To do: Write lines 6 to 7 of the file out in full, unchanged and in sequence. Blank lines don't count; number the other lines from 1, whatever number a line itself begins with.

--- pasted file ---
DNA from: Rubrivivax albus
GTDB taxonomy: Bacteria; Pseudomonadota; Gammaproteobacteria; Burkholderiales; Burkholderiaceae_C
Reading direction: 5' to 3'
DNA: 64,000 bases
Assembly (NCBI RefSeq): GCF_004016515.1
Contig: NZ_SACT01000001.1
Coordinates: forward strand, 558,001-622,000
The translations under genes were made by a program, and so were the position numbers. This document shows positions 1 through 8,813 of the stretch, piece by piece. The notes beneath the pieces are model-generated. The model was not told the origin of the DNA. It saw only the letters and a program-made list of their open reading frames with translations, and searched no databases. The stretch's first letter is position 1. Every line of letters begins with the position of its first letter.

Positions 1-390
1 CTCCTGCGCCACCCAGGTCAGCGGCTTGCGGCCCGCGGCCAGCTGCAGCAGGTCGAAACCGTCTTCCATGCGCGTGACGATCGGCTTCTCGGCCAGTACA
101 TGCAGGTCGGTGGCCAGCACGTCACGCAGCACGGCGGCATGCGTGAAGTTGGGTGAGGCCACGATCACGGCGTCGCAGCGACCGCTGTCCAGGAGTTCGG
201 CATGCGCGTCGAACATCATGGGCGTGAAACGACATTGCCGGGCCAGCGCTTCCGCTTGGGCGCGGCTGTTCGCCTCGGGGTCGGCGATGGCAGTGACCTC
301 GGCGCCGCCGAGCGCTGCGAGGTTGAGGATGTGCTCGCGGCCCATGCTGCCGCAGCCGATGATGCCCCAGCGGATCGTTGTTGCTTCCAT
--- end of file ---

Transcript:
Contig: NZ_SACT01000001.1
Coordinates: forward strand, 558,001-622,000